Cross-validation in MLP Training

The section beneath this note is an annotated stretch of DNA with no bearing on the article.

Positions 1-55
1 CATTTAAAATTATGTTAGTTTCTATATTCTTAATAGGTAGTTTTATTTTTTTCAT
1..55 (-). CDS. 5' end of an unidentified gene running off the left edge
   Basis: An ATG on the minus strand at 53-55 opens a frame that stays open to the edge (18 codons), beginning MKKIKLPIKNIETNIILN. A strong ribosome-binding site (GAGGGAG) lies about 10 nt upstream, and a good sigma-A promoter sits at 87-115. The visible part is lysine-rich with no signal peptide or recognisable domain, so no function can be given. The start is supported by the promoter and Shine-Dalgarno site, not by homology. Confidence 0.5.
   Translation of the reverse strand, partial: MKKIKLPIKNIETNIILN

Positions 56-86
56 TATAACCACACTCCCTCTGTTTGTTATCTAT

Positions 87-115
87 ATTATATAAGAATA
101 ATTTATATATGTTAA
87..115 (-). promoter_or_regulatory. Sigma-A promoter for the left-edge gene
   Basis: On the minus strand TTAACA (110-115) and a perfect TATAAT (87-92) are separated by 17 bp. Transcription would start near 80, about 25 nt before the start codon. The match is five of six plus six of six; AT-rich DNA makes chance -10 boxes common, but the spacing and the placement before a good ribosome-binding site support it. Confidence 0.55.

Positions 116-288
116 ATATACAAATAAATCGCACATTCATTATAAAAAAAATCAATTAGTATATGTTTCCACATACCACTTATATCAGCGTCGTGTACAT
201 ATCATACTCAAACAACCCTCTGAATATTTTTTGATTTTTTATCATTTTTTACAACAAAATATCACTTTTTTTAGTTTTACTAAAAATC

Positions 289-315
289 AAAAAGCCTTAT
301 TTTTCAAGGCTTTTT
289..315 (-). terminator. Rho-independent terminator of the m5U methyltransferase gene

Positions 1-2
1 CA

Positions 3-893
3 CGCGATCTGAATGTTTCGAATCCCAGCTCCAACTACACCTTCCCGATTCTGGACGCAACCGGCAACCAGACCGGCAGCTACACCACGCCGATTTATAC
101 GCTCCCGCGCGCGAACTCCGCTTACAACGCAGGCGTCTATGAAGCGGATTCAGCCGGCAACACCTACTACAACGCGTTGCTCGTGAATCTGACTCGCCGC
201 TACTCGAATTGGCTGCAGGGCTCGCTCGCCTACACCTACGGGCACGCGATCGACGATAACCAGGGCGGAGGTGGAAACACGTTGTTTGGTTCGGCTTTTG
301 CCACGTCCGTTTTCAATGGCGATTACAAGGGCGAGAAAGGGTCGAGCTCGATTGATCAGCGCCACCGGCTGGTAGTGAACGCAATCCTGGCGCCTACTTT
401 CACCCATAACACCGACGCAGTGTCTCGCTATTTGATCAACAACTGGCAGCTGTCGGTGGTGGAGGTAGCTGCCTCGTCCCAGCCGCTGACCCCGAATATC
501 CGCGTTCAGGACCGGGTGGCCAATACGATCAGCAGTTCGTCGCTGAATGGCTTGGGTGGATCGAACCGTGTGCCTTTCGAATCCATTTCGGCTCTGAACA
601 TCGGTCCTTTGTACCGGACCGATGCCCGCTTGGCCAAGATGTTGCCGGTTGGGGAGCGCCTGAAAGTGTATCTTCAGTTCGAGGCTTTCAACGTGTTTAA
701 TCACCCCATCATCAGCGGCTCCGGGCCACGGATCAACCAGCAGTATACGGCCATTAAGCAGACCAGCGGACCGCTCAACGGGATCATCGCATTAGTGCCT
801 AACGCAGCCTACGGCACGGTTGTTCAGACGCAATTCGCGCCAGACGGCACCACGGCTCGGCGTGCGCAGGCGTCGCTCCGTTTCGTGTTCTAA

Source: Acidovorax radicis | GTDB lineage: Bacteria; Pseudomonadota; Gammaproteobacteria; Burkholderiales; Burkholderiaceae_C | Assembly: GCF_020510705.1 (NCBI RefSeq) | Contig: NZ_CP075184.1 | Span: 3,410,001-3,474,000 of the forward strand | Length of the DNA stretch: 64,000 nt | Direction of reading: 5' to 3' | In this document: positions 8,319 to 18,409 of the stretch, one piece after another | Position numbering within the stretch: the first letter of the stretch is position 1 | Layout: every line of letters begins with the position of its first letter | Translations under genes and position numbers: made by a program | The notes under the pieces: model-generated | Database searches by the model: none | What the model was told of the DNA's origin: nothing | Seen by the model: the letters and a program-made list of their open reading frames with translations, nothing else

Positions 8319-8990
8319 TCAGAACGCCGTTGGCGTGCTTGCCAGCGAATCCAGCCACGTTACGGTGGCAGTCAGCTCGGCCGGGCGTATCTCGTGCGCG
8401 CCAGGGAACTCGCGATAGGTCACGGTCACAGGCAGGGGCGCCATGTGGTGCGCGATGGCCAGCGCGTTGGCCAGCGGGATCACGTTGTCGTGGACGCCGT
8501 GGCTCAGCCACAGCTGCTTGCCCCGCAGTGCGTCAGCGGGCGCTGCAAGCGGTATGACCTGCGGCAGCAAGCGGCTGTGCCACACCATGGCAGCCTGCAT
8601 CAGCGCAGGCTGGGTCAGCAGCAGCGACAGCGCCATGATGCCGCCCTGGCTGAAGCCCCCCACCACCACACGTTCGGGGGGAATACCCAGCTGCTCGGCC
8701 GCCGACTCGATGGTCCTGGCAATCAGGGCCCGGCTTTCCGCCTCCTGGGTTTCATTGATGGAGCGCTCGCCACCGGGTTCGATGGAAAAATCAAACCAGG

It is well known that system models which have too many parameters (with respect to the number of measurements) do not generalize well to new measurements. For instance, an autoregressive (AR) model can be derived which will represent the training data with no error by using as many parameters as there are data points. This would generally be of no value, as it would only represent the training data. Criteria such as the Akaike Information Criterion (AIC) [Akaike, 1974, 1986] can be used to penalize both the complexity of AR models and their training error variance. In feedforward nets, we do not currently have such a measure. In fact, given the aim of building systems which are biologically plausible, there is a temptation to assume the usefulness of indefinitely large adaptive networks. In contrast to our best guess at Nature’stricks, manmade systems for pattern recognition seem to require nasty amounts of data for training. In short, the design of massively parallel systems is limited by the number of parameters that can be learned with available training data. It is likely that the only way truly massive systems can be built is with the help of prior information, e.g., connection topology and weights that need not be learned [Feldman et al., 1988]. Learning theory [Valiant, 1984; Pearl, 1978] has begun to establish what is possible for trained systems. Order-of-magnitude lower bounds have been established for the number of required measurements to train a desired size feedforward net [Baum & Haussler, 1988]. Rules of thumb suggesting the number of samples required for specific distributions could be useful for practical problems. Widrow has suggested having a training sample size that is 10 times the number of weights in a network (“Uncle Berllie’s Rule”) [Widrow, 1987].
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